June 13th 2012 - 17:30 UTC

Videos of the aircraft arrival at the launch site, processing highlights, take off for launch and the actual drop and launch are now available at the bottom of this page.

June 13th 2012 - 16:22 UTC

The spacecrafts solar arrays have been successfully deployed and the craft is moving to position itself into the sun.

June 13th 2012 - 16:20 UTC

The spacecrafts solar arrays are being deployed.

June 13th 2012 - 16:14 UTC

NuSTAR has been separated!

June 13th 2012 - 16:11 UTC

The vehicle is slewing once more to get into position for payload separation.

June 13th 2012 - 16:10 UTC

The 3rd stage has completed it's burn. The vehicle is in orbit!

June 13th 2012 - 16:09 UTC

The 3rd stage has ignited.

June 13th 2012 - 16:08 UTC

The vehicle is slewing ahead of the final 3rd stage burn.

June 13th 2012 - 16:07 UTC

The vehicle is at 350 miles in altitude.

June 13th 2012 - 16:03 UTC

Stage 2 has burned out, The rocket is in a coast phase for 6 minutes before the 3rd burn, Everything is normal and going well.

June 13th 2012 - 16:02 UTC

Both halves of the fairing have separated.

June 13th 2012 - 16:01 UTC

Stage 1 has separated, Stage 2 is burning, All going well.

June 13th 2012 - 16:00 UTC

NuSTAR has been released from the aircraft and Pegasus first stage is igniting.

June 13th 2012 - 15:52 UTC

The final launch poll is occurring.

June 13th 2012 - 15:45 UTC

NuSTAR has been switched to internal power.

June 13th 2012 - 15:39 UTC

The release system has been armed.

June 13th 2012 - 15:23 UTC

The aircraft is now in the race track pattern, an oval that the aircraft will continue to fly in. Tracking assets confirm they have a good link with the aircraft and rocket.

June 13th 2012 - 15:05 UTC

The aircraft is now climbing to the drop height of 39,000 feet. The drop will occur at T-0 with ignition of the Pegasus rocket at T+5 Seconds.

June 13th 2012 - 15:00 UTC

Takeoff occurred on time.

June 13th 2012 - 14:57 UTC

A poll of the launch team has given a 'GO' for takeoff of the L-1011 Tristar Aircraft with the NuSTAR spacecraft mated below.

June 13th 2012 - 14:49 UTC

The aircraft is now holding at the end of the runway for it's departure time at 15:00 UTC. The pilot on board has given a 'GO' for departure.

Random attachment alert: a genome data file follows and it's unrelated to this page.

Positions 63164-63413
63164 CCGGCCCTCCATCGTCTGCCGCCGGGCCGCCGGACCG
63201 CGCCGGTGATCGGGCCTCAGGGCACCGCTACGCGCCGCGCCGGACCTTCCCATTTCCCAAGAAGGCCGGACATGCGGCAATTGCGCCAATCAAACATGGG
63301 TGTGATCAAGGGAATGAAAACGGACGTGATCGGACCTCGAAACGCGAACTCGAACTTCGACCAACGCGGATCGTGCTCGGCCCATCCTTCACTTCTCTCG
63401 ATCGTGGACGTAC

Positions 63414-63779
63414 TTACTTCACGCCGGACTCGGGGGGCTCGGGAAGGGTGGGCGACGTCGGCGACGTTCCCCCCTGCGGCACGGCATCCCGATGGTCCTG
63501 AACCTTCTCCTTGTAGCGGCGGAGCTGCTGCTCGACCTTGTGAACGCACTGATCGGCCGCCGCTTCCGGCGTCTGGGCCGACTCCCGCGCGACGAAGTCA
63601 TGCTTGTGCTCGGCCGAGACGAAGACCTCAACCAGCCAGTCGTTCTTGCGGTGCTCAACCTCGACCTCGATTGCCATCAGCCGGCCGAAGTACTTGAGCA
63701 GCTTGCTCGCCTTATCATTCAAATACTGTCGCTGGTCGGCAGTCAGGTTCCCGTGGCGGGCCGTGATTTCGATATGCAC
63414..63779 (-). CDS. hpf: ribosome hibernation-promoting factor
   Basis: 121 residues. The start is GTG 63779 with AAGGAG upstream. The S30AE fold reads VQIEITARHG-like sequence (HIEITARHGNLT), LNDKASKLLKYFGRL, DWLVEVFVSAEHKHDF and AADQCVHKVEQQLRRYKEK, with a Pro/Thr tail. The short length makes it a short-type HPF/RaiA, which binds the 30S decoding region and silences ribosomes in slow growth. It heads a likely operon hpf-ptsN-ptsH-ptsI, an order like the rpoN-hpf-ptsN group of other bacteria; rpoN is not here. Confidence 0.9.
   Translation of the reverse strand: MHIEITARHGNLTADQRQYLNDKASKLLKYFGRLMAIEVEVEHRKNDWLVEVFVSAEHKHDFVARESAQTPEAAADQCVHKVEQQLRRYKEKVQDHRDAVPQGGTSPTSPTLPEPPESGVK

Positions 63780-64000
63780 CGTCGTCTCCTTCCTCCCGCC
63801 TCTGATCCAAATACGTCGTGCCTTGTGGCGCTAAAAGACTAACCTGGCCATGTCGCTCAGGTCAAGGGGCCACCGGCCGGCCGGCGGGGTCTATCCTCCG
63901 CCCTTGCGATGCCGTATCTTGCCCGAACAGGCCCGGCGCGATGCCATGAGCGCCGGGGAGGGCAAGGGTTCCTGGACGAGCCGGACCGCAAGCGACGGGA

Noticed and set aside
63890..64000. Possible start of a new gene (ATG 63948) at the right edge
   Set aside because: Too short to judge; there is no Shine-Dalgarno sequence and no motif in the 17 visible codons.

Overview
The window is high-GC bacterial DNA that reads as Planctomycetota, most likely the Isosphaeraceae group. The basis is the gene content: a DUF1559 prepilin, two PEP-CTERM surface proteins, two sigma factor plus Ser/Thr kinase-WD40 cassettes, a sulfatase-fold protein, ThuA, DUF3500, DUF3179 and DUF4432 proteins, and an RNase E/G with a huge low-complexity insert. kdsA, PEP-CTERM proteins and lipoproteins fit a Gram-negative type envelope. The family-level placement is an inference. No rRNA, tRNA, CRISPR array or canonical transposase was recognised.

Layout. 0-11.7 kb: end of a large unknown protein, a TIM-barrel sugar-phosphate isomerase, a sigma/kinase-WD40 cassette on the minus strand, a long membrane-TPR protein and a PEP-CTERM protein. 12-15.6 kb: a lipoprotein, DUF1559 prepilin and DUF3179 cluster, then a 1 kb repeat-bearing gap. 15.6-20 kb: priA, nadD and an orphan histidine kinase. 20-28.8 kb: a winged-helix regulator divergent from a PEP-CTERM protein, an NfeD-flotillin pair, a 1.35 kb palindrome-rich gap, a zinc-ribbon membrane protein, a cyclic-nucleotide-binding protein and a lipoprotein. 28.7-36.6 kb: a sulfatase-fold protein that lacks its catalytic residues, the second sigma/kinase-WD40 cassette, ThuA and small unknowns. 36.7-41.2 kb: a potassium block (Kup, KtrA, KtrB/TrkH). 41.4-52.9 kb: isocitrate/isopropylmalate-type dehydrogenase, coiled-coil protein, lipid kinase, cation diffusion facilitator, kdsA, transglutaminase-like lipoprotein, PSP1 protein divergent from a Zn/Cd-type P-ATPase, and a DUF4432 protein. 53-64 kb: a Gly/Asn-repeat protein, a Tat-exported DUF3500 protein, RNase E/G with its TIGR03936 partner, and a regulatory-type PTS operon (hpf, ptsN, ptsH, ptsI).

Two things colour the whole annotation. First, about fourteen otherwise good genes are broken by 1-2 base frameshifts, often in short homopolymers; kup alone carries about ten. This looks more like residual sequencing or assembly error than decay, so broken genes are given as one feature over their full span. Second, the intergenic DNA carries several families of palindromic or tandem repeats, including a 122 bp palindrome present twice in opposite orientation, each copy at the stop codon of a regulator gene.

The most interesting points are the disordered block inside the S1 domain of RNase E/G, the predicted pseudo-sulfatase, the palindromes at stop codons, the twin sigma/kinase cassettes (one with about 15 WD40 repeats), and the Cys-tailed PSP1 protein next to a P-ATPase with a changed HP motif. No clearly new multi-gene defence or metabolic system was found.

June 13th 2012 - 14:46 UTC

The L-1011 aircraft is now taxing from the ramp to the runway.

June 13th 2012 - 14:40 UTC

Weather in the drop zone is 100% 'GO'.

June 13th 2012 - 13:50 UTC

Launch activities have been pushed to the right by 30 minutes today due to a minor issue with the spacecraft, this will be of no concern to launch and the countdown is continuing. The next major milestone will be the take off of the L-1011 aircraft which will occur at 15:00 UTC.

June 7th 2012 - 02:00 UTC

Touch down at the launch site of NuSTAR occurred at around 01:40 UTC at Bucholz Army Airfield on Kwajalein Island.

June 6th 2012 - 17:00 UTC

Today's flight that will bring NuSTAR to it's launch site will take off from Hickam Air Force Base in Hawaii at around 19:30 UTC, the over 5 hour flight will be complete with a landing scheduled for 00:55 UTC at Bucholz Army Airfield on Kwajalein Island.

June 6th 2012 - 01:35 UTC

NuSTAR is safely on the ground at the stopover airport of Hickam Air Force Base in Hawaii. The Tristar L-1011 aircraft landed around 01:30 UTC with the flight scheduled to resume to the launch site tomorrow.

June 5th 2012 - 22:45 UTC

The Tristar L-1011 aircraft called 'Stargazer' took off from Vandenberg Air Force Base today at 20:59 UTC, 12:59 Local time and is headed for Hickam Air Force Base in Hawaii for an overnight stopover. It is due to land at Hickam Air Force Base at 01:25 UTC. Tomorrow it will then take off for the launch site at Kwajalein Atoll in the Marshall Islands.

June 2nd 2012 - 20:30 UTC

NuSTAR inside the fairing of the Pegasus rocket has been attached to the underside of the L-1011 aircraft that will be used to fly the rocket to 39,000 feet ahead of it's ignition.

June 2nd 2012 - 13:00 UTC

The Flight Readiness Review gave a 'GO' yesterday for launch on June 13th at 15:30 UTC.

June 1st 2012 - 23:00 UTC

The NuSTAR (Nuclear Spectroscopic Telescope Array) Spacecraft fully enclosed in the Orbital Sciences Pegasus XL rocket is scheduled to be strapped onto the bottom of the L-1011 aircraft tomorrow, June 2nd, if officials give the 'GO' in today's Flight Readiness Review.

If the vehicle is attached to the aircraft on June 2nd it will take off from Vandenberg Air Force Base on June 5th and fly to the island of Kwajalein.

Launch is set for 15:30 UTC on June 13th, Launch being when the rocket is dropped from the aircraft and it's engines then ignite. The aircraft will fly up to 39,000 feet before dropping the spacecraft, it will free fall for about 5 seconds before igniting it's solid propellent first stage which provides 163,000 pounds of thrust for 70 seconds. The second stage will ignite after the first stage has dropped away and will burn for about 90 seconds providing 44,000 pounds of thrust. During the second stage burn the payload fairing will drop away. The third burn will occur after the second stage falls away and will last 68 seconds, this final burn provides 8,000 pounds of thrust.

The NuSTAR spacecraft will separate from the rocket 10 minutes after the initial release from the L-1011 aircraft. The spacecraft weighs 772 pounds and it's purpose is as an x-ray telescope which will study deep into the black holes of our Universe.

April 19th 2012 - 18:00 UTC

A launch date of June 13th 2012 has been set for NuSTAR on a Orbital Sciences Pegasus rocket. Delays were due to a review of the Pegasus' on-board computers, and then waiting for a launch window in the range.

April 3rd 2012 - 14:00 UTC

Launch of NuSTAR on a Orbital Pegasus rocket has been delayed until June 2012.